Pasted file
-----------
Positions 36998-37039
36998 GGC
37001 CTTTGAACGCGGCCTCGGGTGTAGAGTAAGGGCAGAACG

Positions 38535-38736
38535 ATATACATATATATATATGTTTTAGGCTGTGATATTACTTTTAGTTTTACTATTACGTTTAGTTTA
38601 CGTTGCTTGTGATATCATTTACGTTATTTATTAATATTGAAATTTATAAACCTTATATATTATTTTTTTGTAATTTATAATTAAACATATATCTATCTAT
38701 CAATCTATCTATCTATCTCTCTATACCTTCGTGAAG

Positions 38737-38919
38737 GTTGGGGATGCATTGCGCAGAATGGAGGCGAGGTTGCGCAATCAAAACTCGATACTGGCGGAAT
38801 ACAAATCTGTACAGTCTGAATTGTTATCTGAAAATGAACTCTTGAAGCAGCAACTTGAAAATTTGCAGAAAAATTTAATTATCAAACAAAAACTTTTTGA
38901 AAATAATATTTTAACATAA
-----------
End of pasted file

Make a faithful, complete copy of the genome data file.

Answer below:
Positions 36998-37039
36998 GGC
37001 CTTTGAACGCGGCCTCGGGTGTAGAGTAAGGGCAGAACG

Positions 38535-38736
38535 ATATACATATATATATATGTTTTAGGCTGTGATATTACTTTTAGTTTTACTATTACGTTTAGTTTA
38601 CGTTGCTTGTGATATCATTTACGTTATTTATTAATATTGAAATTTATAAACCTTATATATTATTTTTTTGTAATTTATAATTAAACATATATCTATCTAT
38701 CAATCTATCTATCTATCTCTCTATACCTTCGTGAAG

Positions 38737-38919
38737 GTTGGGGATGCATTGCGCAGAATGGAGGCGAGGTTGCGCAATCAAAACTCGATACTGGCGGAAT
38801 ACAAATCTGTACAGTCTGAATTGTTATCTGAAAATGAACTCTTGAAGCAGCAACTTGAAAATTTGCAGAAAAATTTAATTATCAAACAAAAACTTTTTGA
38901 AAATAATATTTTAACATAA